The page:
So despite the fact that the British themselves brought racism into practice in late 19th century the Indian national movement’s leaders rose above racist outlook to argue for a genuine non-racist internationalism. Subsequently, the Indian foreign policy in the post Independence period was to carry this legacy forward. Nehru put it succinctly that India was a non-aligned nation in the post-Independence period and followed a temper of peace and friendship with all countries.

This basically meant friendly co-operation but did not mean that when necessary positions would not be taken. As India has demonstrated in the case of South Africa India could and did take an anti-racism position and vocally spoke against apartheid in South Africa. Similarly Palestine Liberation Organisation was supported in its bid to create a homeland.

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Thus India in spite of being non-aligned continued to articulate positive positions on international issues in keeping with the legacy of the national movement. As C.R. Das had pointed out that nationalism was a process through which a nation expressed itself and found itself not in isolation from other nations, not in opposition to other nations, but as a part of a great scheme by which in seeking its own expression and therefore its own identity it materially assists the self- expression and self-realisation of other nations as well.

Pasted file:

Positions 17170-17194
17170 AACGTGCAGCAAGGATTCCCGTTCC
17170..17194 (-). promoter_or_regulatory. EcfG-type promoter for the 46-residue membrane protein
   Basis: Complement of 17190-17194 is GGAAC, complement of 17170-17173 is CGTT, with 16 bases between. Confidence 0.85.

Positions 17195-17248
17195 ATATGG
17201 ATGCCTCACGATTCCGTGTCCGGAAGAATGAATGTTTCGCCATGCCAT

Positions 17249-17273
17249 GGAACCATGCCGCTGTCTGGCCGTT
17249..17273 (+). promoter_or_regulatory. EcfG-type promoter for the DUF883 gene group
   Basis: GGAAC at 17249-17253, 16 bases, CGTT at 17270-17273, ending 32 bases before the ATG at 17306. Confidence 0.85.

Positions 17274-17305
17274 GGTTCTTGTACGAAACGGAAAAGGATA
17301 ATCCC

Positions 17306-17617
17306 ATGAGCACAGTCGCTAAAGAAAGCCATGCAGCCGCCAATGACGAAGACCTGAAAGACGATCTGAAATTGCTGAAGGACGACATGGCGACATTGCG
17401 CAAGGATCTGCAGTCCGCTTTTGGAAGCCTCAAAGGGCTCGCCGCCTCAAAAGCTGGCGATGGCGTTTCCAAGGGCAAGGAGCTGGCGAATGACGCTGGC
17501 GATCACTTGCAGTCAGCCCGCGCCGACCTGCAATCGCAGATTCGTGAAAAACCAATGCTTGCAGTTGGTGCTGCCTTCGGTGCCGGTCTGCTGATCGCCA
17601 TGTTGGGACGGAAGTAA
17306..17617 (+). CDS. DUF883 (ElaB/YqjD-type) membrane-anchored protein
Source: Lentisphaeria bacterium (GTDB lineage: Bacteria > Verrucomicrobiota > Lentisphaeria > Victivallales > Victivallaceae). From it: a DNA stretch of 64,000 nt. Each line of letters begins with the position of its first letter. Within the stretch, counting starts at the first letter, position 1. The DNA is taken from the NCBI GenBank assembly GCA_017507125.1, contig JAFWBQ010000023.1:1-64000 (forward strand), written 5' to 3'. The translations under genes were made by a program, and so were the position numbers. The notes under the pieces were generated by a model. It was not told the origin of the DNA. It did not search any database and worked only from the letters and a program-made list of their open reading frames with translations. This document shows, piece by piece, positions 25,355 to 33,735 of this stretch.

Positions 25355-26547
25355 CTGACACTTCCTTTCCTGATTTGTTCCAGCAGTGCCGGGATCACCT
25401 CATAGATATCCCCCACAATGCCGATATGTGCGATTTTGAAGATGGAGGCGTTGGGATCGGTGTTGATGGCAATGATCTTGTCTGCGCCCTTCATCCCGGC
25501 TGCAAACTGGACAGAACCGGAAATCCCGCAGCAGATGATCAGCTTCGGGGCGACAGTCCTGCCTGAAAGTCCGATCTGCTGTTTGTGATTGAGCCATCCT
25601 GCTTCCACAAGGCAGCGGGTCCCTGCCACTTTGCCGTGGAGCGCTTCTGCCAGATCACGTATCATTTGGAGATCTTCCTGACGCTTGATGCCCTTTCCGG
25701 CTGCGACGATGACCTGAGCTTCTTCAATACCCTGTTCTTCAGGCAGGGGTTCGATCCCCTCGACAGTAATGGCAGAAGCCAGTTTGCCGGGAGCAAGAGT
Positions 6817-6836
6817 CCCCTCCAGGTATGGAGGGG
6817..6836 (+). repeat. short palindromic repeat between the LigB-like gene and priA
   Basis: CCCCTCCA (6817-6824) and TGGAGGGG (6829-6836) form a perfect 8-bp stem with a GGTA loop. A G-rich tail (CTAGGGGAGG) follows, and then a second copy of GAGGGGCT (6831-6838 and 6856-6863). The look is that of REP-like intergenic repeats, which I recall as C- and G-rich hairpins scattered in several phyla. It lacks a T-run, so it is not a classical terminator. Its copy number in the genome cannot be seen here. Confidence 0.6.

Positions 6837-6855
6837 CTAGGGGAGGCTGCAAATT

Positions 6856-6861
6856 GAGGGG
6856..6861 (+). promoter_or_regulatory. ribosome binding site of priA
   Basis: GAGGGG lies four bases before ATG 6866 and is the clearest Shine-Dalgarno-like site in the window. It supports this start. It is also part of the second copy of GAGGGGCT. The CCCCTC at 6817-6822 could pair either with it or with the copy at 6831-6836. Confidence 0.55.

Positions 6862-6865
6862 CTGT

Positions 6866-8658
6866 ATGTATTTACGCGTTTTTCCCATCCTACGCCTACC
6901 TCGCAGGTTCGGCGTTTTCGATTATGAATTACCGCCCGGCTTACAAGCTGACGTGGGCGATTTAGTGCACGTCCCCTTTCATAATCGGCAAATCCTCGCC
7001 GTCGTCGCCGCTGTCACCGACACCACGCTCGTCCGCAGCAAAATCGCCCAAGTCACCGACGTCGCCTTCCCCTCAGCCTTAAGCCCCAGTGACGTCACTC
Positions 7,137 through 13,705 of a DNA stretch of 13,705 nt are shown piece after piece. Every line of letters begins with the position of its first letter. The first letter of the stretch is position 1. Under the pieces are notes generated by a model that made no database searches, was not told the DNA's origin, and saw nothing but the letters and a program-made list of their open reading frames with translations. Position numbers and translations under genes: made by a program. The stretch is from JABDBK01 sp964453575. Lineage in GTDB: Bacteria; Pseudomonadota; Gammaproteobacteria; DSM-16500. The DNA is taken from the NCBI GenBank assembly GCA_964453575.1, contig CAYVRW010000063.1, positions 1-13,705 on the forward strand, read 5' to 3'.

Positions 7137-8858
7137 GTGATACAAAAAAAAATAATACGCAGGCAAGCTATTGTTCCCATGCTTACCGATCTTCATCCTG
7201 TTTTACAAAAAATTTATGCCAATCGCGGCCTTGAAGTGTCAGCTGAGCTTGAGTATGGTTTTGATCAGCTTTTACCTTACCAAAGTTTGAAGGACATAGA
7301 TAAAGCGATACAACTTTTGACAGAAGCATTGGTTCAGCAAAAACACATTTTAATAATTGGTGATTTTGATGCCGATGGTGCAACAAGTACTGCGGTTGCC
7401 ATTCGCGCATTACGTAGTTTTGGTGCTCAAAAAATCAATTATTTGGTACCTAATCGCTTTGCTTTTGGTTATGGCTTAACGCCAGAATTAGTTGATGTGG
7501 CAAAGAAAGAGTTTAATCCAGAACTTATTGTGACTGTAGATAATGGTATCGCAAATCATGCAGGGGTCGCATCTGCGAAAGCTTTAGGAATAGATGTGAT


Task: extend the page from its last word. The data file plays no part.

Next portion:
One may say that the Indian foreign policy by and large has kept up with this spirit in post-independence period. Though constrained to fight three major wars, one with China and two with Pakistan, the five principles of Peace i.e., Panchsheel have remained the bedrock of India’s foreign policy.

Looking at these five principles viz. (1) mutual respect for each other’s territorial Integrity and sovereignty, (2) mutual non- aggression, (3) mutual non-interference in each other’s affairs, (4) equality and mutual benefit, (5) peaceful coexistence we can say Indian foreign policy has indeed consolidated the legacy of the national movement.